Data Privacy and Security for Institutional Data

John Knights —  October 11, 2013

National Cyber Security Awareness Month is in full swing and this week’s topic is about protecting data. Information security is all about protecting the privacy and availability of data. One of the main causes behind a compromise of data privacy is accidental disclosure. Members of Technology Services are continually working to improve the systems and tools used to protect the Institute’s data privacy and availability, but there are limitations to what can be done centrally. Review the following tips you can use to ensure that we all are working together to secure our sensitive data and protect the Institute against accidental disclosures.

TIP 1: KNOW WHAT DATA YOU HAVE. Before you can protect data, you need to know what you have that needs protecting. The Institute utilizes a tool called Identity Finder. This is a good tool that searches through all the files on your computer to identify potentially sensitive information based on the criteria you provide. For example, if you select it to search for social security numbers, it will search for all potential ways that it can be expressed (e.g., with or without dashes) and return the results to you. What is especially useful about this tool is that it can perform tasks on the files, such as shred (deletes the file in a secure manner) or quarantine (relocates files to a predetermined location for easier management), when they match the criteria you have set. For more information on Identity Finder and how to use it, please visit our Identity Finder resource page. For those that do not have it installed on their machines, please go to our Tool & Resources page for information on obtaining a free version.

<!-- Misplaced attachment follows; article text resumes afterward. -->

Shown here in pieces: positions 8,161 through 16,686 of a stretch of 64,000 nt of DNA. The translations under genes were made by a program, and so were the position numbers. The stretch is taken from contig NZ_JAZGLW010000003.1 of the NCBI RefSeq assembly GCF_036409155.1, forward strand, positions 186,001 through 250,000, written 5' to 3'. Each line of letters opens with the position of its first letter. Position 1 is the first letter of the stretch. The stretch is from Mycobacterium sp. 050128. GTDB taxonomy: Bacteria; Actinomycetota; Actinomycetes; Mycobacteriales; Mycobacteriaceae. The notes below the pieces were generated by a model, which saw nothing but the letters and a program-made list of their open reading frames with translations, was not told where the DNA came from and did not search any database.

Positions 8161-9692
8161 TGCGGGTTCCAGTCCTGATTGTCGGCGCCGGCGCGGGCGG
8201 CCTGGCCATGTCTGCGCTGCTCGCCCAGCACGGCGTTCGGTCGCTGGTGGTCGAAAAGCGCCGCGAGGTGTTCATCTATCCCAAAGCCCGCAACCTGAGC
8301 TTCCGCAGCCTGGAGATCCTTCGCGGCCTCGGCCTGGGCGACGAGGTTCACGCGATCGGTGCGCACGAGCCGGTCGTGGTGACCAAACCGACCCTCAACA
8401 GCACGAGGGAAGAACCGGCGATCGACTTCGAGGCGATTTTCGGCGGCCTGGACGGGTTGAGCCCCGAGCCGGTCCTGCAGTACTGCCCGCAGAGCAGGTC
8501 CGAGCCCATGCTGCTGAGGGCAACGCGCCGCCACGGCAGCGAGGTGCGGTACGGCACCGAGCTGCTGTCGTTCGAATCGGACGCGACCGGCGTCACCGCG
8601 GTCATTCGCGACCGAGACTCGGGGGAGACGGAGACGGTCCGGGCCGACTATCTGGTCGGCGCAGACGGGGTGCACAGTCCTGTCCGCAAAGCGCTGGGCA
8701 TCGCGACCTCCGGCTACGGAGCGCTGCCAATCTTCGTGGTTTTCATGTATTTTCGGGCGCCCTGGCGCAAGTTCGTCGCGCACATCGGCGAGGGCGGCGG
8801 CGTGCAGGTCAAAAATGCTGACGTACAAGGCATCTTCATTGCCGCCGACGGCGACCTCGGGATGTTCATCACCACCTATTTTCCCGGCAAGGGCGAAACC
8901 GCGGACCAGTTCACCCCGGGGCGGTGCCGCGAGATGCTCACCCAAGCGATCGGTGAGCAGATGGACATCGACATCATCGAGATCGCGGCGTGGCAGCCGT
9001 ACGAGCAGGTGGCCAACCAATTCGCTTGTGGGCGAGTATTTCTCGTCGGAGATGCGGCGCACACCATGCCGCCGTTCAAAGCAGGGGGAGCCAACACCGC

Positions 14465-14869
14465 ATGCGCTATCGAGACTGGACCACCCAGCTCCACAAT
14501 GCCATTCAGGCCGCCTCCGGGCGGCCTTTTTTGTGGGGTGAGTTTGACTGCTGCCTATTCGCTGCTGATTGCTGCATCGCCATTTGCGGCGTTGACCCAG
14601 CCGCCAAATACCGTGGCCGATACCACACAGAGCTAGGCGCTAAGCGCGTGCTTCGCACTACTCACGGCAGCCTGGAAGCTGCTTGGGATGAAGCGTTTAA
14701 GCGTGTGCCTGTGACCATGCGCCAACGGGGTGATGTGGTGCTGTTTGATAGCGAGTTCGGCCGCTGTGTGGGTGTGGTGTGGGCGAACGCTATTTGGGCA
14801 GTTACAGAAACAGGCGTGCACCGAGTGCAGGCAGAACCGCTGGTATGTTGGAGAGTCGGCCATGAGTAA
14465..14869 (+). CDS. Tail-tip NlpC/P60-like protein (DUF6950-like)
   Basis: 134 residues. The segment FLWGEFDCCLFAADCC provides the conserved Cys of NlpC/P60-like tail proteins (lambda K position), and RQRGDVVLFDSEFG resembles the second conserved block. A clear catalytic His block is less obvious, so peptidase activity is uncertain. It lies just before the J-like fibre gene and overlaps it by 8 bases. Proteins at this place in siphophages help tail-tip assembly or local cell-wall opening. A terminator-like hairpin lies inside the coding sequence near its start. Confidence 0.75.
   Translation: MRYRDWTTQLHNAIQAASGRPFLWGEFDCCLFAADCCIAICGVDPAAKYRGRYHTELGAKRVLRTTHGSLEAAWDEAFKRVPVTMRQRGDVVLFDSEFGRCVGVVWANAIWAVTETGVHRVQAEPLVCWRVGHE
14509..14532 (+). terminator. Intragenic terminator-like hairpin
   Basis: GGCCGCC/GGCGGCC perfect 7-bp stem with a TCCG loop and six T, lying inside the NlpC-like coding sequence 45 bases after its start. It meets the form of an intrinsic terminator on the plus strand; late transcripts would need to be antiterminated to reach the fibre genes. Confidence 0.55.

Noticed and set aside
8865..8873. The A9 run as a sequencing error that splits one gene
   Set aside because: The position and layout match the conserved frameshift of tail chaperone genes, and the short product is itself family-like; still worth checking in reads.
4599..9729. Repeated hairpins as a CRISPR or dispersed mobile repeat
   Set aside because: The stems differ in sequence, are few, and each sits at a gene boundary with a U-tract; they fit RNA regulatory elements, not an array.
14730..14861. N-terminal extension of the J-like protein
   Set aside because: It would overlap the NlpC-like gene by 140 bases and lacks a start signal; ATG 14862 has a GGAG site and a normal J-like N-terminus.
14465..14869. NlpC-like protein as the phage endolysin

TIP 2: DELETE WHAT YOU DON’T NEED. Once you determine what sensitive data you store locally, consider whether or not you really need to have it. If it is data that your department uses, then store it on your department’s shared drive. Of course set the permissions on the folder(s) to ensure only those that need the data can access the folder. Another route would be to utilize your P-drive. This stores the files on our trusted datacenter and is routinely backed up. For more information on these options, visit our page on connecting to network resources.

TIP 3: PROTECT WHAT YOU KEEP. Data protection can be accomplished by following computer security best practices for data protection. The basic three are:

  • Encrypt data that you plan to transport, including via email or on a mobile device such as an iPad;
  • Use strong passwords on all devices and ensure that they automatically lock after a short idling period;
  • Physically lock down your mobile devices, on and off campus.

This list is in no way complete, but it is a strong start. Collectively, they will help you keep the data you chose to store on your machine safe. For more information on these best practices and tools available to follow them, please contact or visit our Tools & Resources page on the web.

John Knights